Why doctors are crucial to increasing minority populations in clinical research
Wednesday, April 1, 2015
In the age of personalized medicine, it seems obvious that a clinical trial studying a new medicine should include representatives from the entire population to whom it may be prescribed. However, for many studies currently being conducted, this is not the case. While globalization has broadened the overall diversity of participation in clinical trials, in the U.S. the patients taking part in trials are not characteristic of the population at large.
In the U.S., Hispanics make up 16% of the population, yet only 1% participate in clinical research, and African Americans comprise 12% of the population, yet only 5% participate in clinical research.
A July 2013 Research America study points to the important role of healthcare providers in talking to their patients about clinical trials. More than two-thirds of Americans say they would be likely to participate in a trial if it were recommended by their doctor, but only 22% say a doctor or other healthcare professional has ever talked to them about medical research. Approximately one-third of Hispanics, Asians and African Americans said healthcare providers have the greatest responsibility in educating the public about clinical trials.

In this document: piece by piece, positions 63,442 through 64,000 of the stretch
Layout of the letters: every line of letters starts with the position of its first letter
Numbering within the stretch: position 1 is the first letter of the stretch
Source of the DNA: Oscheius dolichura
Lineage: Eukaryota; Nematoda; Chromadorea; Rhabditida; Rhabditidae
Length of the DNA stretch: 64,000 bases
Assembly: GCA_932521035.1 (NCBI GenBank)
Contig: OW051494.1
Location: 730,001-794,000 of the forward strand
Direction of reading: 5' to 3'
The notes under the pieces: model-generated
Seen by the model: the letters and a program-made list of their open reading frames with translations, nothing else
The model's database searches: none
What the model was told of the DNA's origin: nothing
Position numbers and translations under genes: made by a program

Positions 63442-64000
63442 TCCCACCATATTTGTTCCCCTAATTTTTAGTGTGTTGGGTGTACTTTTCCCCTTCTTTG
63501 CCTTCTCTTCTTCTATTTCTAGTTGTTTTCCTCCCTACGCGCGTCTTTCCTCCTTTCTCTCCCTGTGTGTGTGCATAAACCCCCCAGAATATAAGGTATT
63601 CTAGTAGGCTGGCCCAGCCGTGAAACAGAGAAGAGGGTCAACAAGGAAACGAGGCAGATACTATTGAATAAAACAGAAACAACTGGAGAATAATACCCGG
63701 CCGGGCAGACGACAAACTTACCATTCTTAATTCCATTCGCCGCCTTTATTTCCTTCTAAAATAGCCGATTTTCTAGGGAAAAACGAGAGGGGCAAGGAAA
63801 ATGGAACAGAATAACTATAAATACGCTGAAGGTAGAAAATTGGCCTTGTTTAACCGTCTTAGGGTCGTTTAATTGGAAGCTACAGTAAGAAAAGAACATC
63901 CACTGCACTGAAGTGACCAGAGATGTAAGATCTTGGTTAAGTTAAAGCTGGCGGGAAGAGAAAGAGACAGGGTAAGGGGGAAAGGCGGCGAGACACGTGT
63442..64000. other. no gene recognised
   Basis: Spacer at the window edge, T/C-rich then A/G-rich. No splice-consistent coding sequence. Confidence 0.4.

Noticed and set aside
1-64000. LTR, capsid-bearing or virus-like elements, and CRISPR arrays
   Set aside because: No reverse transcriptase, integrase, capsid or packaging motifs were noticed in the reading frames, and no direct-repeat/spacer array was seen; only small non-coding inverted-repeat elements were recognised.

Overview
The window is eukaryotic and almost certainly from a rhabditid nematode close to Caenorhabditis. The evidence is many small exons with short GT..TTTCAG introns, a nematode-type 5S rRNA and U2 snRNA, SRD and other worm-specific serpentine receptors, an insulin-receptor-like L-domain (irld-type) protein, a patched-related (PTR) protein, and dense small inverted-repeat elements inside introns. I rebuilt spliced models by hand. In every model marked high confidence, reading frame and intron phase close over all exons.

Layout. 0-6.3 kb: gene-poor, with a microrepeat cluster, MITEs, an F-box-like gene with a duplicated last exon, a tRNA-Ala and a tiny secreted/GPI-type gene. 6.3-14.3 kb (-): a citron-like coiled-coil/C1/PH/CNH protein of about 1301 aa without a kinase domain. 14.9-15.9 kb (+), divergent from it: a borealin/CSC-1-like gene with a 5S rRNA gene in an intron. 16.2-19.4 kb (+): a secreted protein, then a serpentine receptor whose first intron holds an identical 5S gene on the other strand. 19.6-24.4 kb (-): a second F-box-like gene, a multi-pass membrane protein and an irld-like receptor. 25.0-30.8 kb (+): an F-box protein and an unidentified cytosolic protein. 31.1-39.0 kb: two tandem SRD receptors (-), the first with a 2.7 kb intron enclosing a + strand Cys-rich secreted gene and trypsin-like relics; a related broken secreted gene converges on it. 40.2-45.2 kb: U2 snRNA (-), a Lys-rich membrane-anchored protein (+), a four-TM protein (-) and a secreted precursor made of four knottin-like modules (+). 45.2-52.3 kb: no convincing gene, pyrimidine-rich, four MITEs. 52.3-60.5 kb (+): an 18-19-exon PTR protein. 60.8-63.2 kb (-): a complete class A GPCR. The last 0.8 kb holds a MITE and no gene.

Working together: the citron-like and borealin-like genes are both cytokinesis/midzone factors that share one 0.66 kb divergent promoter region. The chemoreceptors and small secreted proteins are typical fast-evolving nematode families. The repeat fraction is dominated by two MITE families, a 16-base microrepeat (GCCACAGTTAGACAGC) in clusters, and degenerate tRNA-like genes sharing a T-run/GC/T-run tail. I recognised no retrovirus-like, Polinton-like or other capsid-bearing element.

The mission of the Emerson Clinical Research Institute is just that—to offer underserved patients the opportunity to participate in clinical research.
Physicians have an opportunity to educate patients on their healthcare options and to share with them all of the possibilities and answer their questions, so they can make the best educated decision. Part of this educational conversation with patients should include the introduction of clinical research taking place to address the conditions they are currently experiencing or attempting to prevent.
If doctors don’t tell patients what options are available, who else will?
Written by Guest Writer Dr. Fabian Sandoval. Sandoval is CEO and medical director of the Emerson Clinical Research Institute in Falls Church, VA. He has more than 18 years of bench to bedside research experience. He holds a B.S. in molecular and cellular biology from Marymount University and a Doctorate of Medicine (Medical Surgeon Degree) from the Autonomous University of Guadalajara, School of Medicine.
This article was reprinted from Volume 22, Issue 04, of The CenterWatch Monthly, an industry leading publication providing hard-hitting, authoritative business and financial coverage of the clinical research space. The Action Items section features short columns focusing on actionable or how-to advice from clinical trial professionals. To submit an Action Item, please contact email@example.com. Subscribe >>